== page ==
Provocatively, some workers have recently argued against any role for subduction in the genesis of the TMVB and proposed that continental rifting above a heterogeneous mantle may be the cause of its formation (Sheth et al., 2000; Verma, 2002 and reference therein). Again, the rejection of subduction influence in the genesis of the TMVB has been essentially based on petrologic and geochemical-statistical grounds, aided by a simple interpretation of the lack of seismicity beneath the arc. However, the mechanism by which the mantle is melted to produce TMVB volcanism was never clearly described. Sheth et al. (2000, p. 1127) comment only that "under the present extensional conditions the [mantle] enriched sources have undergone melting" whereas Verma (2002, p. 1098) mentions "partial melting of an upwelling heterogeneous mantle source ... facilitated by ongoing rifting process". These generic statements, that seem to suggest extensional tectonics as the cause for TMVB magmatism, are contradicted by the geology of the arc.

In reality, Plio-Quaternary extensional faulting is missing in about 70% of the region where rifting is predicted to occur by Verma (2002), i.e. east of longitude W102° (see Figure 1). Extensional faulting is < 5 Ma west of Mexico City (Ferrari & Rosas-Elguera, 2000; Suter et al., 2001) but much older to the east. A large extensional basin is buried beneath Mexico City and Puebla but almost all the faulting is older than middle Miocene (Ferrari et al., 2003). It is therefore unrelated to the TMVB. Paradoxically Nicaragua, predicted to have the strongest slab signature (Verma, 2002) is characterized by a major transtensional system with prominent grabens (also known as the Central America graben). Even west of Mexico City, Quaternary extensional faults show a very low average strain rate of less than 0.1 mm/yr (Ferrari & Rosas-Elguera, 2000; Suter et al., 2001). This is several order of magnitudes lower than typical continental rifts.

In addition, several studies provide strong evidence for the presence of fluids from the subducting plate beneath the TMVB volcanic front. In the central TMVB Blatter & Carmichael (1998) found mantle xenoliths with hydrous minerals and high O fugacity, indicating metasomatism by slab fluids in this part of the sub-arc mantle. More recently, Cervantes & Wallace (2003) analyzed major and trace elements in melt inclusions in several cinder cones of the Sierra Chichinautzin (Figure 1) and found that the lavas with the highest water contents also have the highest LILE and LREE concentrations. These are strong indications that subduction fluids impart their signature to the mantle beneath the TMVB.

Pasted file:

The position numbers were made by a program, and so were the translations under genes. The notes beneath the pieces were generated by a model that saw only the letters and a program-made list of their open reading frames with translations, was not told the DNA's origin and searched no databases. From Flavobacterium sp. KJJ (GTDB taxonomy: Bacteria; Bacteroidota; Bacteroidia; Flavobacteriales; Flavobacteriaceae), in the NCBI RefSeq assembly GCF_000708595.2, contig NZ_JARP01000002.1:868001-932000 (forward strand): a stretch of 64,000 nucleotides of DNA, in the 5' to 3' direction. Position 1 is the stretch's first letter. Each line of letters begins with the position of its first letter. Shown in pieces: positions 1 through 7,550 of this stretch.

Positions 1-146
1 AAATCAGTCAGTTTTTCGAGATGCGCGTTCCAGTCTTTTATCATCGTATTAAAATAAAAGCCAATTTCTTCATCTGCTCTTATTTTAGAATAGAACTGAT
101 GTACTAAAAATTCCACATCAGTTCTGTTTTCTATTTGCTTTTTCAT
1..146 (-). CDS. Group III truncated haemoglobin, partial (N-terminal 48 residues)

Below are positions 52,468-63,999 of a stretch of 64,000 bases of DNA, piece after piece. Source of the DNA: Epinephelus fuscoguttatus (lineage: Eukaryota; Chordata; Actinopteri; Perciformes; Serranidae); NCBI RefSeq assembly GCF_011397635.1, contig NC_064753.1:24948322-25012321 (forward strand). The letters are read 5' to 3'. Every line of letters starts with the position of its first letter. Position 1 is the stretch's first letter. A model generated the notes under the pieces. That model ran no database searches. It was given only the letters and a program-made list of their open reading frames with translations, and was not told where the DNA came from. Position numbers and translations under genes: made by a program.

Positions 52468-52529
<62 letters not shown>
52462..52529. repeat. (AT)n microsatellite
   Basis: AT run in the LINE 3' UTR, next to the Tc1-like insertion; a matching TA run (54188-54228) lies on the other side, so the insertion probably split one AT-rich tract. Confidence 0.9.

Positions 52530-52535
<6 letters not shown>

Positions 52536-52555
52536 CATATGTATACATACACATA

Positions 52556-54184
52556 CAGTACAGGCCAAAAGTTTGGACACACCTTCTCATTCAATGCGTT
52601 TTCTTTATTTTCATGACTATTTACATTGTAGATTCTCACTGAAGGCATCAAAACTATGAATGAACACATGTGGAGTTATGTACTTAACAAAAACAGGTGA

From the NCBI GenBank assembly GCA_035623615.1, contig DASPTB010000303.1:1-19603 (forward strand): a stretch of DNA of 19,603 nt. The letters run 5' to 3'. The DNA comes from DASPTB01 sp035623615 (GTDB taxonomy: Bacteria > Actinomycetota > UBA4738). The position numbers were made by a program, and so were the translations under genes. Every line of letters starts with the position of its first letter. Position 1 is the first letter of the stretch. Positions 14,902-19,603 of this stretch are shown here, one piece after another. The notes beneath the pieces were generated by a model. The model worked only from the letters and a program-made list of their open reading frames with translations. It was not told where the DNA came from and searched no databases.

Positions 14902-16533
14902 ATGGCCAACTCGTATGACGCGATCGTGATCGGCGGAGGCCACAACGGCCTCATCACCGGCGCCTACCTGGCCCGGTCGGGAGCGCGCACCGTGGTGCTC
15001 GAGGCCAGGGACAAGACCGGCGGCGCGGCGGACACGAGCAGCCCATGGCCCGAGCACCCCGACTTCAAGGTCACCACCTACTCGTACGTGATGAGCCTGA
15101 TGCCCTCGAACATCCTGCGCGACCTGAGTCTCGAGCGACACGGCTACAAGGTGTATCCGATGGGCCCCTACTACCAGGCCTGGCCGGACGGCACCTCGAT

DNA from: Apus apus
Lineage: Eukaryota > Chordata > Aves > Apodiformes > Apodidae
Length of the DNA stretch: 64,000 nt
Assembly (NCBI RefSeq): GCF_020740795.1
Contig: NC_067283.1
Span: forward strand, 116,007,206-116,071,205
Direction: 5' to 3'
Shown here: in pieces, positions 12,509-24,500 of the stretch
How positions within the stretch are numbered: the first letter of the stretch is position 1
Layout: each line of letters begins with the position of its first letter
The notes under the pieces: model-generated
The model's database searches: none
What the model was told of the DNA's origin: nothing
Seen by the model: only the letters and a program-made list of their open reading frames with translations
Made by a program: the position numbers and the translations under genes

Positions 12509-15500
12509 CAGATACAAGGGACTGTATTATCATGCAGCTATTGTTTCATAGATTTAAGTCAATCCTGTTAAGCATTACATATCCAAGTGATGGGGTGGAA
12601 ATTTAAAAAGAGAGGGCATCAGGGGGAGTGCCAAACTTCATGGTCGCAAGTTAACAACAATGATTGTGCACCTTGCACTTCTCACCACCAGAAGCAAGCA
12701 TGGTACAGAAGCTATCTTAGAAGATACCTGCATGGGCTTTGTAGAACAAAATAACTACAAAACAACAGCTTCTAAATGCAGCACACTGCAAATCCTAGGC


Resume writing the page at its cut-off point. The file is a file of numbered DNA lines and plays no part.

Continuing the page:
Geologic history of the TMVB and mantle evolution in central Mexico

The establishment of a consistent tectonic and petrogenetic model for the TMVB requires careful geologic study of the whole arc. In the past 6 years I have led a project aimed at developing the first digital geologic information system of the whole TMVB (visit GSA Data Repository). The Geographic Information System (GIS) of the TMVB, which incorporates over 1,000 ages and 2,700 geochemical data, is now complete. The data show that the TMVB is a composite arc made by the superposition of 4 episodes that correlate with slab loss and changes in slab geometry and subduction rate. Below, I summarize the geologic evolution of the TMVB and discuss the implications for the mantle and related petrogenesis.

  1. The initial TMVB consisted of a broad arc of andesitic to dacitic polygenetic volcanoes that extends from western Michoacán (longitude 102°) to the Palma Sola area (longitude 96°30') and formed between 17 and 10 Ma. During this period volcanism migrated far from the trench toward the NE. The youngest (12-10 Ma), and most inland centers (Palma Sola, Cerro Grande, Apan area, Zamorano, Palo Huerfano), form a WNW-ESE belt with an adakitic signature (Gomez-Tuena et al., 2003). The progressively more inland position of the arc and the slab melt signature of the youngest products within this period suggest that the dip of the subducting slab changed from moderate to flat. As a consequence part of the mantle lithosphere beneath the TMVB may have been removed at this time.